Looking ahead, emerging and growing non-financial risks, such as the adoption of AI across business operations and the concentration of critical third-party providers, as well as use of digital assets, may create vulnerabilities for the industry. Meanwhile, cyberattacks are becoming increasingly salient. Methods to capture the risk of these considerations will require more expansive thinking than has traditionally been applied, particularly with respect to risk appetite metrics. These risks will also be difficult for institutions to systematize and manage, and firms may need to consider updates to related risk management practices, including risk identification and assessment, to effectively evaluate new risks against established risk appetite and drive appropriate board engagement and oversight.

Connectivity to Firmwide Business Processes

While many banks have increased the connectivity among their firmwide processes in recent years, there is still an opportunity for enhancement and maturity. Survey respondents indicate growing linkages between board-level risk appetite and key “business as usual” processes, including periodic forecasting, compensation, risk culture, training, and new activity governance (see Figure 3). For example, an effective risk culture should include a well-communicated and transparent risk appetite that provides for accountability and clear articulation of how employees are expected to manage risks. This can directly relate to performance management and compensation decisions, which act as accountability tools to incentivize employees to operate in a prudent manner within the bounds of established risk appetite.

While creating effective linkages across business processes does inherently entail a level of subjectivity, there has been a push to formalize these linkages—including through policy and governance—for repeatable execution that promotes more aligned outcomes, supporting the bank’s overall risk objectives and culture.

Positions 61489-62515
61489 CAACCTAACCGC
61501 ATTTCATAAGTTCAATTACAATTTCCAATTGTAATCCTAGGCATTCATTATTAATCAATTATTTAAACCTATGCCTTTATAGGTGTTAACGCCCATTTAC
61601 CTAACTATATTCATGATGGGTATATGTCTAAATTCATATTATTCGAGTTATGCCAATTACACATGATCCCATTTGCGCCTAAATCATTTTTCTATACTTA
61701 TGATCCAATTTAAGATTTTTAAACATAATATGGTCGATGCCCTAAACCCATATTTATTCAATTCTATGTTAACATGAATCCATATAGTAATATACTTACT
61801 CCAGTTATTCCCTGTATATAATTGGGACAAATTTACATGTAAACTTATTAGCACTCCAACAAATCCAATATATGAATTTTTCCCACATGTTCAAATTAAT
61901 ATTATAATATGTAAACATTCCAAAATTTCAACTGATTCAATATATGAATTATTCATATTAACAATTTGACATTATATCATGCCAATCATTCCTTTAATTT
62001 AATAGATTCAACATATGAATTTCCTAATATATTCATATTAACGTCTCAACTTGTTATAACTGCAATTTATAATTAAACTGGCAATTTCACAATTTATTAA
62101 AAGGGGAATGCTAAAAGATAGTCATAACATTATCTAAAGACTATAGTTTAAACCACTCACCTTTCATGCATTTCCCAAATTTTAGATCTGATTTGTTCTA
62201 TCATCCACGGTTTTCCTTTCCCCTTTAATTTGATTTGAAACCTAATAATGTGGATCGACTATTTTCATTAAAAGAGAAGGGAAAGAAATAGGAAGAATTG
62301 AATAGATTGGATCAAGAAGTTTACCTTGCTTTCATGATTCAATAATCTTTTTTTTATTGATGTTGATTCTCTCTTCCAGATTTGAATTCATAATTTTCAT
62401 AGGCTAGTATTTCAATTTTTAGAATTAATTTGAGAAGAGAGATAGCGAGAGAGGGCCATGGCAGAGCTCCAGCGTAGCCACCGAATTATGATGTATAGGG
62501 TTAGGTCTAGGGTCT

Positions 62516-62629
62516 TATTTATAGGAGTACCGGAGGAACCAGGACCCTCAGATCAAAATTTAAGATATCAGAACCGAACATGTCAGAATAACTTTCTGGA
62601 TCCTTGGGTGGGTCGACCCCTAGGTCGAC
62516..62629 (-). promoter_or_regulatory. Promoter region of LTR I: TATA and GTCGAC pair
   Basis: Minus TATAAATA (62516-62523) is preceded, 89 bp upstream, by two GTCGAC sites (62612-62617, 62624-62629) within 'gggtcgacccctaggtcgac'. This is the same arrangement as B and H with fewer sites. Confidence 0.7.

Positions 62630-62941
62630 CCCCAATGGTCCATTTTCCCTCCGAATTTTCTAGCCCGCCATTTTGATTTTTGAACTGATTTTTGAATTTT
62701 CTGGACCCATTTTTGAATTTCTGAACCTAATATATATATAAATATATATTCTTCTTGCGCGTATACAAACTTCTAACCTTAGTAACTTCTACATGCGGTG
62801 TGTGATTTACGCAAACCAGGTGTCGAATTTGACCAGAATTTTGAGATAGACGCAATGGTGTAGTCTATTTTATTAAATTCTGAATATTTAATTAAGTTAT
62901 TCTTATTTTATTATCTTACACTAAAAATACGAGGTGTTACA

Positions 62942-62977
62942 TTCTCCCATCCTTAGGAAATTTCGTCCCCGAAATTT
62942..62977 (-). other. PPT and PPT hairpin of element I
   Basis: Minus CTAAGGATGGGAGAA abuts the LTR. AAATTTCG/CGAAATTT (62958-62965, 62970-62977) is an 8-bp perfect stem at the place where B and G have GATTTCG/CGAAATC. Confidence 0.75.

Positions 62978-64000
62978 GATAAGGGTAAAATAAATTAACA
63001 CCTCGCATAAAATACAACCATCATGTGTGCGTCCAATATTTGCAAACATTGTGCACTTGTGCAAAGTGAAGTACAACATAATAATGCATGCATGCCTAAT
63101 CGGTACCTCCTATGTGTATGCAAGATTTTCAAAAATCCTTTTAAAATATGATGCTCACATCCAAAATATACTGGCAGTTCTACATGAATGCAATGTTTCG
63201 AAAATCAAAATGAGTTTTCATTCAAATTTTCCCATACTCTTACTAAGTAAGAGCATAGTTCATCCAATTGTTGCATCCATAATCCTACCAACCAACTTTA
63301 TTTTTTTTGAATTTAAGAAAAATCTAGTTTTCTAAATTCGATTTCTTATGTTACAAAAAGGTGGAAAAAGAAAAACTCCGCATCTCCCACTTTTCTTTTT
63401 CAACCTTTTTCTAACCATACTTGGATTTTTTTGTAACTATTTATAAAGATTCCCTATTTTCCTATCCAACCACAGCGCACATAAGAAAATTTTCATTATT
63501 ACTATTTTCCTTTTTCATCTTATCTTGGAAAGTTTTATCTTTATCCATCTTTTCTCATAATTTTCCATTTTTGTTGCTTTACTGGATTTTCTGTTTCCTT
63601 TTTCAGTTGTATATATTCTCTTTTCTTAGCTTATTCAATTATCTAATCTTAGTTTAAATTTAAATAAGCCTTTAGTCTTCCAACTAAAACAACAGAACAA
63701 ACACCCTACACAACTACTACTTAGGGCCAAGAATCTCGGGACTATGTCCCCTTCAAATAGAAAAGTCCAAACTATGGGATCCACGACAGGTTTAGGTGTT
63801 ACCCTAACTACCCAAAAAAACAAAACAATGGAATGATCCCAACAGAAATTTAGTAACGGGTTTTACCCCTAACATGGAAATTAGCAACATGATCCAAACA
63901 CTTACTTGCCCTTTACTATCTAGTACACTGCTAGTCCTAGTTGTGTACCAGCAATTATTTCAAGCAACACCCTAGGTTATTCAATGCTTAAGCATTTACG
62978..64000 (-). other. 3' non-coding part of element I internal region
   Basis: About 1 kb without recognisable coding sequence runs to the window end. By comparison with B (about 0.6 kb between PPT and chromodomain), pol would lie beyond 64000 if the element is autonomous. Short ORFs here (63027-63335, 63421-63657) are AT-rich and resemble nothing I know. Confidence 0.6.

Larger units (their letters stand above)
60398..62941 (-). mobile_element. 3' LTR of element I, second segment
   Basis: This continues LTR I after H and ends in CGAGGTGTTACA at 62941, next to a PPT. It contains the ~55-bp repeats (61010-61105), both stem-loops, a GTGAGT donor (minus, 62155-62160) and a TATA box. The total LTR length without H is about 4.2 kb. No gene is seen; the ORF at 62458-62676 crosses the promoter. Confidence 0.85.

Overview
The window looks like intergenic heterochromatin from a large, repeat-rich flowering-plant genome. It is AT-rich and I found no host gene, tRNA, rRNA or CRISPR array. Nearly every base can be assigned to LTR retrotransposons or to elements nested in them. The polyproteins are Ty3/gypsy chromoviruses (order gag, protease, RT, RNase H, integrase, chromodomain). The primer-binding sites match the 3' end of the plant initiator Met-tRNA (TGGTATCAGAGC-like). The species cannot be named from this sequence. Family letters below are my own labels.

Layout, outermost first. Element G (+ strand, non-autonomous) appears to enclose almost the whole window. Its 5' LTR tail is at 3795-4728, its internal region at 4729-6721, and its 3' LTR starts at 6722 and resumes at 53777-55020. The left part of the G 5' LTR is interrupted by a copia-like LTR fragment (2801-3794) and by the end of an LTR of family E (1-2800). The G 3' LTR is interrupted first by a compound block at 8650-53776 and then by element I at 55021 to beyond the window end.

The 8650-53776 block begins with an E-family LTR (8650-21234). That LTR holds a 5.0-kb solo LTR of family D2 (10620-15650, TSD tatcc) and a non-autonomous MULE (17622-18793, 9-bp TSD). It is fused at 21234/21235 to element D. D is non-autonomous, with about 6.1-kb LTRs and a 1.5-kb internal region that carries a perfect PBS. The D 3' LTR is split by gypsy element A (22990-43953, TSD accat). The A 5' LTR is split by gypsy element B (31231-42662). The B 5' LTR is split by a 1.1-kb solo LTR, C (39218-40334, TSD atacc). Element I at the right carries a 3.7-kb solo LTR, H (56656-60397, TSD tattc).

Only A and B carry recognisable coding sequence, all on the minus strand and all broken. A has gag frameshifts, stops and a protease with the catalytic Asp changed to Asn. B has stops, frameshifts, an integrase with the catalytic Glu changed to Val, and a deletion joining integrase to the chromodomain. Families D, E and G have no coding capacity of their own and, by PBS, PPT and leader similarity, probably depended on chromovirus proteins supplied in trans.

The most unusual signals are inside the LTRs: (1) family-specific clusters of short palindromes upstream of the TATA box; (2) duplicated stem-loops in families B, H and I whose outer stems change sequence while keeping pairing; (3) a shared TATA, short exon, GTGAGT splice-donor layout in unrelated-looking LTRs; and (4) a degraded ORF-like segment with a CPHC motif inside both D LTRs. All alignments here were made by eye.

These advancements reflect the increasing trend by banks to shift their risk appetite frameworks and mindset from static approval and reporting processes to operating as “living and breathing” components of a dynamic business, impacting all levels of the bank’s operation.

The Next Steps on the Path Forward

Risk appetite work is never “done.” It requires continuous focus as individual banks, the industry as a whole, and the broader economy evolve. Given increasingly complex risks, heightened supervisory attention, and intensified industry competition, the static risk appetite practices of the past cannot adequately position banks for the future. Insights from industry collaborations, such as the RMA working group and survey, offer one way for banks to challenge current thinking and shape future approaches.

As institutions continue to enhance their risk appetite practices in line with the approaches outlined in this article, they should not only think of risk appetite as a risk management best practice, but also as a guiding principle for how they run their business. Risk appetite should play a greater role in shaping decision-making at all levels of the organization, from driving enterprise strategy, to choosing which clients to take on, to determining how the organization will incentivize and reward its people.

By further refining risk appetite frameworks, enhancing practices to better prepare for a complex and interconnected set of emerging risks, and strengthening and propagating linkages between risk appetite and business processes, institutions will be better positioned to manage the intersection between risk and business operations—and to succeed amid future uncertainty.



Disclaimer: The views expressed by the authors of this article may not necessarily reflect the views of their respective employers.

Tim Xu is a Partner in Banking and Financial Services at Oliver Wyman. Tim can be reached at

Avani Parekh is SVP, Risk Executive Advisor, at TD. Avani can be reached at

Deepak Kollali is a Partner and Co-Head of Finance & Risk at Oliver Wyman. Deepak can be reached at

Kim Persaud is a Managing Director in Enterprise Risk Management at Citi. Kim can be reached at